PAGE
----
The Nagas

Hill Peoples of Northeast India

Project Introduction The Naga Database

published - extracts on Nagas from 'Assam Administration Report'

caption: the hills districts
caption: Historical Summary
caption: IV. Naga Hills. Early history
medium: reports
person: BhogchandVincent/ LtDalhousie/ Lord
ethnicgroup: Angami
location: Asalu
date: 1835
date: 1853
date: 1892
date: 1893
date: 1835-1853
text: 99. The defence of North Cachar and the Mikir Hills in Nowgong, lying to the north of that subdivision, from the attacks of the Angami Nagas was a task, however, which experience proved could not be successfully effected from Asalu. These turbulent neighbours led yearly expeditions into the hills and the valleys of the Jamuna, Diyung and Dhansiri rivers. Outposts throughout the hills held only the ground they covered, and the Nagas were able to creep by them with impunity. Ten military expeditions were led into the Naga Hills between 1835 and 1851, the greater number of which were to punish raids. In 1846 a police post under Bhogchand Darogha was established at Samaguting on a hill overlooking the Dhansiri Valley south of Dimapur. In 1849 Bhogchand was killed at Piphima in the hills by the men of Khonoma and Mezuma. In 1850 Lieutenant Vincent led a force to Mezuma to avenge Bhogchand's death and remained there for six months, burning Khonoma during his stay. In the winter of 1850-51 the tenth expedition, the greatest British force which had entered the hills. advanced to complete the work of punishment, and on the 10th and 11th December 1850 the strong fort of Khonoma was taken under almost the same circumstances as attended its capture twenty-nine years later in November 1879. Paplongmai was burnt and the Nagas of Kekrima who challenged our troops lost 300 killed in a hand-to-hand fight which was long remembered in the hills.
text: After this successful expedition, the Government of India decided upon a complete withdrawal from interference with the internal concerns of the Angami Nagas. The Governor General, Lord Dalhousie, wrote in his minute of 20th February 1851:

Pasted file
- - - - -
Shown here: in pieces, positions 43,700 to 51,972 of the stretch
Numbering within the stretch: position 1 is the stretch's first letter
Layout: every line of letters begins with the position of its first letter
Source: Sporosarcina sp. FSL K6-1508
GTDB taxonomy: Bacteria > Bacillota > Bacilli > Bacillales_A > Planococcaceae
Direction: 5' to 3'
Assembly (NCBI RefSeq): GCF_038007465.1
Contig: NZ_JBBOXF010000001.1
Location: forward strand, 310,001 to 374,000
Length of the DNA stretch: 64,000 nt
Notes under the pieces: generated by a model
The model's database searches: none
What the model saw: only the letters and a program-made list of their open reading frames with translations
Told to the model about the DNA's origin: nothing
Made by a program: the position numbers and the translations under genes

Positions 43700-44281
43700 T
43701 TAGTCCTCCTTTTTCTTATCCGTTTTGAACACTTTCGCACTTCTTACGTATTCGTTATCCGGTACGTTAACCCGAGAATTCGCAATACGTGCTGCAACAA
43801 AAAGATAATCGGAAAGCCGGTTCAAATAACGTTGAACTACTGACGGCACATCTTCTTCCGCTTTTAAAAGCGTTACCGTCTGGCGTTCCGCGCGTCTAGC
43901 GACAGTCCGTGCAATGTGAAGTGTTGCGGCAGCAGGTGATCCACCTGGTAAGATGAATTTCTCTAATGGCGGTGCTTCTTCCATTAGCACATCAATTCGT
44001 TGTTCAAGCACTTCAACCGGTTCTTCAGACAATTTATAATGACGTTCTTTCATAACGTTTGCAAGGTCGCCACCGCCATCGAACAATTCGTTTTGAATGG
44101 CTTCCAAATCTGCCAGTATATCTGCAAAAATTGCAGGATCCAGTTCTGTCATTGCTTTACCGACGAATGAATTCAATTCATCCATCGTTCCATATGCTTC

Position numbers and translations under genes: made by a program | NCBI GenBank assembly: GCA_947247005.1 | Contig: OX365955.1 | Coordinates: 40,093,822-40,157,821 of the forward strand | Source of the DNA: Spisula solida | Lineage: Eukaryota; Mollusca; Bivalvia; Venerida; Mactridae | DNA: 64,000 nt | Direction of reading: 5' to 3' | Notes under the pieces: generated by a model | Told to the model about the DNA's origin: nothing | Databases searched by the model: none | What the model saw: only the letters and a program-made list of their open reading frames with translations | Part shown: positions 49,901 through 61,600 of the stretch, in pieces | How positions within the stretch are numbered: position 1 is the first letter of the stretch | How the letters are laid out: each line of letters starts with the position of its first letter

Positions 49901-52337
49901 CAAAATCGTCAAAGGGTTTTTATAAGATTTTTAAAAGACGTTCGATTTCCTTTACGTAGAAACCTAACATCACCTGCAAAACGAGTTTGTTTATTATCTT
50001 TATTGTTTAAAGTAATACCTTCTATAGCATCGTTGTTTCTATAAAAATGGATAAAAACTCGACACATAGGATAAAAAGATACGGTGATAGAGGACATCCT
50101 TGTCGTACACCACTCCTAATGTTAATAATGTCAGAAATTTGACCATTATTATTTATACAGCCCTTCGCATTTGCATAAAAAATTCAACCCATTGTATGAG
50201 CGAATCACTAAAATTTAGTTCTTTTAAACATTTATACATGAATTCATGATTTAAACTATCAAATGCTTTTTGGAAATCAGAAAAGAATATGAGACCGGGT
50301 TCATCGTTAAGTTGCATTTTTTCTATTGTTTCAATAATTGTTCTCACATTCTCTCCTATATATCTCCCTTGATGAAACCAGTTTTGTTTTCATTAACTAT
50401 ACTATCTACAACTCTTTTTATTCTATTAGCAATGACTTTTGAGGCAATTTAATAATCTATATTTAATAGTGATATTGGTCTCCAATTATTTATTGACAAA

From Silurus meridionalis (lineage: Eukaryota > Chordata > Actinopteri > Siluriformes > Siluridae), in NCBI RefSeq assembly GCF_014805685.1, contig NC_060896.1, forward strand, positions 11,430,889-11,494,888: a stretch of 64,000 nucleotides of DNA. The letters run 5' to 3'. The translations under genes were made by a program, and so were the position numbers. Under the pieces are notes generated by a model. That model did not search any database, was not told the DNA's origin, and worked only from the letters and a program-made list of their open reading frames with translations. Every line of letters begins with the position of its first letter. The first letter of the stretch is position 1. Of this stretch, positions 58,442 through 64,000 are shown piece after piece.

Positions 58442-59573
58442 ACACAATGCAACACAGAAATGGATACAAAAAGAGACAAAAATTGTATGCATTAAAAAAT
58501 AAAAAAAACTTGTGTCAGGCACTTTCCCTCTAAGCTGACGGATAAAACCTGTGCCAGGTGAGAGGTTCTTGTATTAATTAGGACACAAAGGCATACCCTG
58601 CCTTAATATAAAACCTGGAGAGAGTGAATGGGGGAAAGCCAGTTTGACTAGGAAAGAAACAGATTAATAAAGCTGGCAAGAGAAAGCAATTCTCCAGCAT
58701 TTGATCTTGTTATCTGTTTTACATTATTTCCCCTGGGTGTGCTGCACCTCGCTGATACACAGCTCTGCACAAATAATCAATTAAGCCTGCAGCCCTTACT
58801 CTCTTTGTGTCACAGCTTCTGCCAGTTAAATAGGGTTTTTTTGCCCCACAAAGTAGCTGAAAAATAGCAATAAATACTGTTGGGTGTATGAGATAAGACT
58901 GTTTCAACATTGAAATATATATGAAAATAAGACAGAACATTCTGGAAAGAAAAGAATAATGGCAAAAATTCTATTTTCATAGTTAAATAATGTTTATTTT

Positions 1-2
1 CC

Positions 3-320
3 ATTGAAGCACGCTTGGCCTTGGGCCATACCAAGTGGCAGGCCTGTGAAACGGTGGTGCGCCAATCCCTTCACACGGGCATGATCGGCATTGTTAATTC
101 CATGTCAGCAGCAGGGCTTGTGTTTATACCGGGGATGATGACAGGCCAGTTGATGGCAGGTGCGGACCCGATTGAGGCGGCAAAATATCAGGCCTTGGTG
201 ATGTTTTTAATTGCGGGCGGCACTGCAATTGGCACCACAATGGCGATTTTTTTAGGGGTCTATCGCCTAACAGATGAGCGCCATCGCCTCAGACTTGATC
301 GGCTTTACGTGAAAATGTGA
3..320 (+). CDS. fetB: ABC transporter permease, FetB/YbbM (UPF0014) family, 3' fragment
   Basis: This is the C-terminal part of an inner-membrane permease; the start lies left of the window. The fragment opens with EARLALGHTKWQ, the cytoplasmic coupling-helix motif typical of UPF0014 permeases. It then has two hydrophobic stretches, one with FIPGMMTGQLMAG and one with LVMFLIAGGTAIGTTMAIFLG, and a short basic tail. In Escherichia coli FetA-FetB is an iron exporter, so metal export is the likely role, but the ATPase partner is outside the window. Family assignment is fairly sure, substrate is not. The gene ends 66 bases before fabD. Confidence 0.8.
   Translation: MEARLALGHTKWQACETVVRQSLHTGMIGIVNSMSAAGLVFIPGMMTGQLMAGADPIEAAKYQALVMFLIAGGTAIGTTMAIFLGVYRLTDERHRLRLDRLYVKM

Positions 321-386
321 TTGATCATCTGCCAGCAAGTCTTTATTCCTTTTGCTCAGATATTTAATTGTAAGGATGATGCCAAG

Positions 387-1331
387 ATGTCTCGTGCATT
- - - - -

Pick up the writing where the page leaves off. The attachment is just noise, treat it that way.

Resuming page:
text: "Hereafter we should confine ourselves to our own ground, protect it as it can and must be protected, not meddle in the feuds or fights of these savages, encourage trade with them as long as they are peaceful towards us, and rigidly exclude them from all communication either to sell what they have got or to buy what they want, if they should become turbulent or troublesome.
text: These are the measures which are calculated to allay their natural fears of our agression upon them and to repel their aggression on our people. These will make them feel our power both to repel their attacks, and to exclude them from advantages they desire far better at less cost and with more justice than by annexing their country openly by a declaration or virtually by a partial occupation."
text: In March 1851 our troops were withdrawn and in that year twenty-two Naga raids were reported in which 55 persons were killed, 10 wounded and 113 taken captive. In 1853 as already related, an officer was stationed in the North Cachar Hills at Asalu, but he was instructed to regard the Angamis as persons living beyond the jurisdiction of the British Government, although in 1841 the watershed of the Barail range to the south of the Angami country had been authoritatively laid down as the boundary of jurisdiction between Manipur and Assam. A line of outposts with regular patrols was established between Asalu and Barpathar in the Nambar forest, but in 1857 these outposts were reduced and gradually withdrawn.